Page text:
How Oligarchy Replaced Democracy in America

Jan D Weir
3 min readMar 19, 2024
For Russia thy are called oligarchs; for America they are called billionaires.

“We must make our choice. We may have democracy, or we may have wealth concentrated in the hands of a few, but we can’t have both.” -Louis Brandeis, 1941

This is the third in a series on how neoliberalism has aided the wealth gap turning America into an oligarchy. The first article in the series is here.

The Democrat leaders fully embraced neoliberalism. In an excellent review of neoliberalism in The Guardian, George Monboit comments, “Most remarkable was its adoption among parties that once belonged to the left: Labour [the UK] and the Democrats, for example.”

Within two years of obtaining the veneer of the prestigious Nobel prize, neoliberalism got its entry into Democratic circles. In 1970, the New York Times honoured Milton Friedman with an article that would change how corporate profits were shared: A Friedman doctrine‐- “The Social Responsibility of Business Is to Increase Its Profits.”

At the time,

* about 50% of profit was paid in dividends;

* an amount was shared by significant worker pay increases linked to their productivity; and

* the balance was held in retained earnings for R&D, business cycle-down turns concern for the environment, and such.

This article by Friedman changed all that. Friedman condemned the practice of considering anything but stripping out all profits to shareholders by dividends as “pure and unadulterated socialism”.

The only purpose of a business, he wrote in that article, is to make money for shareholders. Friedman came to his conclusion based on an imaginary shareholder that he crafted in his own image and likeness, and endowed with his sociopathic values.

* This shareholder had no empathy for workers nor a social conscience.

* It only wanted money.

The Freidman doctrine became known as ‘shareholder value’.

Corporate executives wholeheartedly agreed with Friedman and immediately began stripping out 100% of profits to dividends and share buybacks. According to a New York Times article in 2019, “Between 2008 and 2017, 466 of the S&P 500 companies spent around $4 trillion on stock buybacks, equal to 53 percent of profits. An additional 40 percent of corporate profits went to dividends.

Worker pay stagnated.

By so many adopting this new paradigm, America lost its kindness.

When Did Democrats Get Taken In?

Clinton and the Democrats began a deregulation extravaganza:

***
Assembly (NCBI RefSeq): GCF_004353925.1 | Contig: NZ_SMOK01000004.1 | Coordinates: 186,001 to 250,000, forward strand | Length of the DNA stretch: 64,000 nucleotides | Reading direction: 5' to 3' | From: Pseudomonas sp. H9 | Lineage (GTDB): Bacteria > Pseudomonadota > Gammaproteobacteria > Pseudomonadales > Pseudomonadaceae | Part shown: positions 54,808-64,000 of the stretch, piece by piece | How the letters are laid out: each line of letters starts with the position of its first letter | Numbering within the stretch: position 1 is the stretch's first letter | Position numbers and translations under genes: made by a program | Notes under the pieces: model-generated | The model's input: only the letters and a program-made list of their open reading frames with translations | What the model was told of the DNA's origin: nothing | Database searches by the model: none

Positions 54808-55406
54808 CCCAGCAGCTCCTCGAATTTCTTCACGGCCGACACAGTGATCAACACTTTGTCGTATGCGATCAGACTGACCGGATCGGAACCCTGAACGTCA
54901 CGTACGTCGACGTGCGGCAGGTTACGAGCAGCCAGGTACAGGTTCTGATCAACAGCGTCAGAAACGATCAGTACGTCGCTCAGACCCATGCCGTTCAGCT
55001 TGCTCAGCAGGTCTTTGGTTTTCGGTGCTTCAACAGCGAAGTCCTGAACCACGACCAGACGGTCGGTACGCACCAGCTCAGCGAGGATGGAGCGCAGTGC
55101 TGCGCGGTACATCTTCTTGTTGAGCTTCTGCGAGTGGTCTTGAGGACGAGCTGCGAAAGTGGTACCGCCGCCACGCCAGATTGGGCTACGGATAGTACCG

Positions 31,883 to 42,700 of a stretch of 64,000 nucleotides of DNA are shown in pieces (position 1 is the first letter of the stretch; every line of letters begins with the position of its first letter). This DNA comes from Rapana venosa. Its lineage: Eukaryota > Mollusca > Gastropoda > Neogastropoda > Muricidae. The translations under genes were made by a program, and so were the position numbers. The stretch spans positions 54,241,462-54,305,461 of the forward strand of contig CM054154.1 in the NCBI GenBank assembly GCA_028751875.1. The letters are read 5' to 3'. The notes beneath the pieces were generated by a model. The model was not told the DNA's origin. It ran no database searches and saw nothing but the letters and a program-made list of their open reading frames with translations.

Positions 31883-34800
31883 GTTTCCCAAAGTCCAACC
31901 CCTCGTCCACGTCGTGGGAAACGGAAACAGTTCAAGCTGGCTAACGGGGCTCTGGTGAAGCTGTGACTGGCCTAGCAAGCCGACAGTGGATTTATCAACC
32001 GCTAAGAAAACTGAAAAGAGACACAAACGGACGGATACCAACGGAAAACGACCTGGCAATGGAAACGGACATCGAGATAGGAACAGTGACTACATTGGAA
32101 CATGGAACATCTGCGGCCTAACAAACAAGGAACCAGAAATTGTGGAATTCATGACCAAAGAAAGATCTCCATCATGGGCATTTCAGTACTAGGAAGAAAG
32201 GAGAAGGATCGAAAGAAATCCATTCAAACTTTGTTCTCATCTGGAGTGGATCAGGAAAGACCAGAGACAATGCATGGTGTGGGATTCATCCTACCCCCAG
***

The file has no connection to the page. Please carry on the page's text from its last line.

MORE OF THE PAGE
* Deregulated the banks by allowing the investment and commercial banks to merge.

* Prohibited Brooksley Born of the Commodity Futures Trading Commission from looking into the expanding and dangerous shadow derivative market.

* Legislated that credit default swaps were not insurance so the banks that sold them were not required to keep a fund to pay for the claims- which resulted in the banks needing the bailout in 2008 to pay the hedge funds.

Strangely, while journalists speak of the separation of the banks, they ignore the provision in Glass-Steagall that restricted commercial banks from using depositor money (other peoples’ money) to speculate in the markets. Julia Maues, writing in the history section of the Federal Reserve Bank of St. Louis quotes the preamble of the Act: “to provide for the safer and more effective use of the assets of banks, to regulate interbank control, to prevent the undue diversion of funds into speculative operations [emphasis added], and for other purposes.” “Basically”, she commented, “commercial banks, which took in deposits and made loans, were no longer allowed to underwrite or deal in securities, Only 10 percent of commercial banks’ total income could stem from securities.”

This stripping out of corporate profits for dividends is a major source of economic inequality because according to NYU economist Edward N. Wolff the richest 10% of Americans now own 84% of all stock and almost half of all Americans own zero!

The coefficient was high prior to 1930 in what has been disparaged as the ‘Gilded Age’, and it has returned to that level in the present age.

In her book Capitalism, Coronavirus and War: A Geopolitical Econom y (Pp 6–8), political economist Radhika Desai criticized neoliberal capitalism as fostering a “slowly unfolding economic disaster” and “bequeathed to the world increased inequalities, societal divisions, economic misery and a lack of meaningful politics.” [emphasis added]

Originally published at



Jan D Weir

Retired trial lawyer, has taught Business Law at the University of Toronto, Author, text on business law @JanWeirLaw